Wednesday, May 26, 2010


Yesterday saw the publication of an exciting new novel of particular interest to lovers of the Renaissance: C. W. Gornter's THE CONFESSIONS OF CATHERINE DE MEDICI (Ballantine). Publisher's Weekly calls the book "A remarkably thoughtful interpretation of an unapologetically ruthless queen." Gornter describes the book on his website:

At the age of fourteen, Catherine de Medici, last legitimate descendant of the Medici blood, finds herself betrothed to the King Francois I’s son, Henri. Sent from her native Florence to France, humiliated and overshadowed by her husband’s life-long devotion to his mistress, when tragedy strikes her family Catherine rises from obscurity to become one of 16th century Europe’s most powerful women.

Patroness of Nostradamus and a seer in her own right, accused of witchcraft and murder by her foes, Catherine fights to save France and her children from savage religious conflict, unaware that her own fate looms before her—a fate that will demand the sacrifice of her ideals, reputation, and the passion of her own embattled heart. . .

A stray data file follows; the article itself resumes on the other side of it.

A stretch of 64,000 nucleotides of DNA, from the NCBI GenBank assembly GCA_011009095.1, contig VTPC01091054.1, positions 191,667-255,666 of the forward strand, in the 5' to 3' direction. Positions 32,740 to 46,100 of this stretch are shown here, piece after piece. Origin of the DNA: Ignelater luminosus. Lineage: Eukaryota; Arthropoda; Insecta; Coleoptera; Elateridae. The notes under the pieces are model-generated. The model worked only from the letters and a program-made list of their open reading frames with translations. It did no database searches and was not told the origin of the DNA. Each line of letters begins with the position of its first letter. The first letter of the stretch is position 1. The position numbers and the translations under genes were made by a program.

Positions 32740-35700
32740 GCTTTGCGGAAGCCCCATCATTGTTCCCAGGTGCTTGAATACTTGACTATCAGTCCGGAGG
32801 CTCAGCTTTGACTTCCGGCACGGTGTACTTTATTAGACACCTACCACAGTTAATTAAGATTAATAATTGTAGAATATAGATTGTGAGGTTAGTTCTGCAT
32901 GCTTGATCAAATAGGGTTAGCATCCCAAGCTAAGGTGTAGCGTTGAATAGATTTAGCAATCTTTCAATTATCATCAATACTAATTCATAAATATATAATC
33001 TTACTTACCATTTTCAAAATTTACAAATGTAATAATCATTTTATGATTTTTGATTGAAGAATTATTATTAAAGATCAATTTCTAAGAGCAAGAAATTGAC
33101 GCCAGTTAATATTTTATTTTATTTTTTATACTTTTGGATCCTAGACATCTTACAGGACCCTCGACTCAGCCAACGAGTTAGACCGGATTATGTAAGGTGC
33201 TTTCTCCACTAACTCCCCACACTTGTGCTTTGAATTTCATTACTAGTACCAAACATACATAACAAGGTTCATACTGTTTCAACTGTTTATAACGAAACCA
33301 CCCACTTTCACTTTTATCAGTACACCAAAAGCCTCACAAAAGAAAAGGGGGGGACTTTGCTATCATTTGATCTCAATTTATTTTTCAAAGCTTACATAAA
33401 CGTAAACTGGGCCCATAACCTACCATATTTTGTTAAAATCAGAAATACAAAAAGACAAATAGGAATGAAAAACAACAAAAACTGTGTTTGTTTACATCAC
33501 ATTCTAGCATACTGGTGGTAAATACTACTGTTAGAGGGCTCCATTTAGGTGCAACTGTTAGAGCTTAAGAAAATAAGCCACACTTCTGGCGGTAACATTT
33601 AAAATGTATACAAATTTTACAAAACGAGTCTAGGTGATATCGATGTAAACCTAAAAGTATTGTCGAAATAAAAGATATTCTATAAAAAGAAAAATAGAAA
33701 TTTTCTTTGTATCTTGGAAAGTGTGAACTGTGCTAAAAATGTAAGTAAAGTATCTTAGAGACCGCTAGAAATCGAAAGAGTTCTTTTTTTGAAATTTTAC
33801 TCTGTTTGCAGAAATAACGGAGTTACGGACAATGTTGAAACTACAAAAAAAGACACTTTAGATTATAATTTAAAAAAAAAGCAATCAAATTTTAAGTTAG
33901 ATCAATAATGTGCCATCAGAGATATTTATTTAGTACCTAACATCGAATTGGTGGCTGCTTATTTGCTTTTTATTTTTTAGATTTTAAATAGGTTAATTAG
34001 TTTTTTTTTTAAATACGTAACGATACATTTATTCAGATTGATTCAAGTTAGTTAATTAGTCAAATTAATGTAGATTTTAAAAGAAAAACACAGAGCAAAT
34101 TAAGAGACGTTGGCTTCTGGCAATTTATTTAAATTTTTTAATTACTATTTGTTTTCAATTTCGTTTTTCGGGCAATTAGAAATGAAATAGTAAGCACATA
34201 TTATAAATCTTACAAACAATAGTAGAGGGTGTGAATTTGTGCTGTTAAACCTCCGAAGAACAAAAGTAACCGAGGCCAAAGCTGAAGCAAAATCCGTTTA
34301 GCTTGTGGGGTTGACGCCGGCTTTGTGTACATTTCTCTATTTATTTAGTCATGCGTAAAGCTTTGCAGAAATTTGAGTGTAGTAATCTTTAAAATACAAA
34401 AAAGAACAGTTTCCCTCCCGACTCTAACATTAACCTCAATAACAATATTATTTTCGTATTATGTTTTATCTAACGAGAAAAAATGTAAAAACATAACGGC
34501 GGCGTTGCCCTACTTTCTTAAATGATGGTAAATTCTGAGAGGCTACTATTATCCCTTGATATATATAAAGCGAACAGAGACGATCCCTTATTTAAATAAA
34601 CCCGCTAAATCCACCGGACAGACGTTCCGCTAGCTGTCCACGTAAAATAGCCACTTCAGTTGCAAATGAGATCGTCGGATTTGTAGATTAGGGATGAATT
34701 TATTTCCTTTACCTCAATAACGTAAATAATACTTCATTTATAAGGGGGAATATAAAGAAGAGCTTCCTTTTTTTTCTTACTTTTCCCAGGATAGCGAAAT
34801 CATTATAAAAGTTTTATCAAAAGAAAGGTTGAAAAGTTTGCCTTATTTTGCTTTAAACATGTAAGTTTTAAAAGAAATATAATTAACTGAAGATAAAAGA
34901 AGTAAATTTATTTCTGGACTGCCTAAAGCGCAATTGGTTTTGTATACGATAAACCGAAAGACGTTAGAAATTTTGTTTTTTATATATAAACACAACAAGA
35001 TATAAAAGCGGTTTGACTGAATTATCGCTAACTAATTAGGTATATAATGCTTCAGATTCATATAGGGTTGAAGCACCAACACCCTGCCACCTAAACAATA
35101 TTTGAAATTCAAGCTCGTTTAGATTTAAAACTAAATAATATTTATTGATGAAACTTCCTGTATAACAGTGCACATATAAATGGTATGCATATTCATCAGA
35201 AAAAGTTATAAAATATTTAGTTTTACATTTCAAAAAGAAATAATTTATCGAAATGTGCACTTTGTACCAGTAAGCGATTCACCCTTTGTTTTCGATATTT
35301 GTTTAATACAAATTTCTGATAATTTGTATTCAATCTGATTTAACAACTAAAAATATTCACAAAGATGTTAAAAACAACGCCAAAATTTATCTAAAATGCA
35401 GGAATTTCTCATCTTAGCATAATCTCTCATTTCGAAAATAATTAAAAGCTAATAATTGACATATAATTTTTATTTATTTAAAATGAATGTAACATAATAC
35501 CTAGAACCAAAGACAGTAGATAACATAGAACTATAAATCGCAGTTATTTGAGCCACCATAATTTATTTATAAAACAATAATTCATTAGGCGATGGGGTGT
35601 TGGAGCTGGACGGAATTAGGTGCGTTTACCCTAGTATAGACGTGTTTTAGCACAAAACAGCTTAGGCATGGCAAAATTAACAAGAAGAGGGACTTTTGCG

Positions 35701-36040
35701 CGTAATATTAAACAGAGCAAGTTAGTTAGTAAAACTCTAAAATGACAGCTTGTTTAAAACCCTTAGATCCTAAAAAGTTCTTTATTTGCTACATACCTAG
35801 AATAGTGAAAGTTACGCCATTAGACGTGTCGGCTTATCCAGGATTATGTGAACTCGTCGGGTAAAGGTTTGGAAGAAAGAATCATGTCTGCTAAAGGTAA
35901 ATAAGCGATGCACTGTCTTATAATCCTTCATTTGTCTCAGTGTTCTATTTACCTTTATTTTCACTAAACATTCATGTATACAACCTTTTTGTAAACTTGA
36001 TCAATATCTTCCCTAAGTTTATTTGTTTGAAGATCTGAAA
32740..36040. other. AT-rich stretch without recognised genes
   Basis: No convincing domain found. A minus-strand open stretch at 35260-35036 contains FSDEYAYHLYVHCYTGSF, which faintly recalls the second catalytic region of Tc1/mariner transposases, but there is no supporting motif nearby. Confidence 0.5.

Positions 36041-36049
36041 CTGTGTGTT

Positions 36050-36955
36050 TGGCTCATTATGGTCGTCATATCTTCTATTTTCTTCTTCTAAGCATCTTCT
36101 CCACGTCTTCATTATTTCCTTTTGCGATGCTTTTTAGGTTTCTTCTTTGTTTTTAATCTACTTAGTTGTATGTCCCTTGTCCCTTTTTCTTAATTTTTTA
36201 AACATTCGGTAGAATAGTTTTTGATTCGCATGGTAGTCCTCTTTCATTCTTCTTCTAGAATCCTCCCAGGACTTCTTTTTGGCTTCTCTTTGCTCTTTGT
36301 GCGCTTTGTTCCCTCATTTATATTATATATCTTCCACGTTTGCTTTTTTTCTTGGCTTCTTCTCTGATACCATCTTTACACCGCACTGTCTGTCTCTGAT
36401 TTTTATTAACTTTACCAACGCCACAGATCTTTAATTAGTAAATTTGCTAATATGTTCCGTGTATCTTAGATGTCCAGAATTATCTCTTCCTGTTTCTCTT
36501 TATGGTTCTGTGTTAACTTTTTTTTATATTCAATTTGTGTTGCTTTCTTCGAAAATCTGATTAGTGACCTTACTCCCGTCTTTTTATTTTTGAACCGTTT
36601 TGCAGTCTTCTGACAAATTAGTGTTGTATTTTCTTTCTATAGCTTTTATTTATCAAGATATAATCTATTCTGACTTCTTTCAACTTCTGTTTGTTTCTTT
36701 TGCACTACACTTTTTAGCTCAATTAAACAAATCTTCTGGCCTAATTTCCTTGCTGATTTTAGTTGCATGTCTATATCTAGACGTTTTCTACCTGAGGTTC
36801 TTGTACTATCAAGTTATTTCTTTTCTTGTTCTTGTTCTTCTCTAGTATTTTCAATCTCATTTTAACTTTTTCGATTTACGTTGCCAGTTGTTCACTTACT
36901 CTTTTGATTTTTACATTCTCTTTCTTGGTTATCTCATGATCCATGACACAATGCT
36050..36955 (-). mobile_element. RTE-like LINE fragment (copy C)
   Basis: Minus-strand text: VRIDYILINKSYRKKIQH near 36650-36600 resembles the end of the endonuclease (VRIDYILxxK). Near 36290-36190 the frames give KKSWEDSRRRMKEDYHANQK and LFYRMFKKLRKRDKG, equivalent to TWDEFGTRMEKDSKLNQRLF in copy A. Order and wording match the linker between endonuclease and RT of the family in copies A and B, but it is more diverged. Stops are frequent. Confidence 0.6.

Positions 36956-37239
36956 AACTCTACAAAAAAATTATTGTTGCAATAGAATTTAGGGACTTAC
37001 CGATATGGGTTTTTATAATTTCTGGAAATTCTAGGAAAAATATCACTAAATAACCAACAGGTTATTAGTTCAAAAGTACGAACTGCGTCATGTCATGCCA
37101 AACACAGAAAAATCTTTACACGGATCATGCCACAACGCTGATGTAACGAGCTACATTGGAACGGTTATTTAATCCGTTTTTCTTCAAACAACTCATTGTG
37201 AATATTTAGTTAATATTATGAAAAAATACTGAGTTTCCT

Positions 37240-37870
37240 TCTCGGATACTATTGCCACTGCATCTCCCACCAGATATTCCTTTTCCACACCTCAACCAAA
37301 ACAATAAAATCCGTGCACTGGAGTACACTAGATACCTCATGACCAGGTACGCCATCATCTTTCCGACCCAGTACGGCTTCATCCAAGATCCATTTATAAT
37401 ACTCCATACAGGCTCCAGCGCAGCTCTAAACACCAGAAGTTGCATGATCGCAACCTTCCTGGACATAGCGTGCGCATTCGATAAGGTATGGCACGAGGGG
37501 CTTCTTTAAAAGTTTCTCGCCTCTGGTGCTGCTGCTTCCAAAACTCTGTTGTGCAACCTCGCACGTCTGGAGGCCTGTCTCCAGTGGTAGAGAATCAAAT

From the splendors of the Loire palaces to the blood-soaked battles of the Wars of Religion and haunted halls of the Louvre, this is the story of Catherine’s dramatic life, told by the queen herself.

I will be participating in Gornter's official blog tour, which begins on June 1. On Friday, June 11, I will post my review of the book and host a giveaway. The next day, June 12, I will run a guest post the author wrote specifically for Writing the Renaissance about the relationship between Catherine and her father-in-law François I. Be sure to join us! In the meantime, you can watch the book's video trailer.

Now let me get back to reading. Poor François just died and Catherine's husband, Henri, has become King of France...

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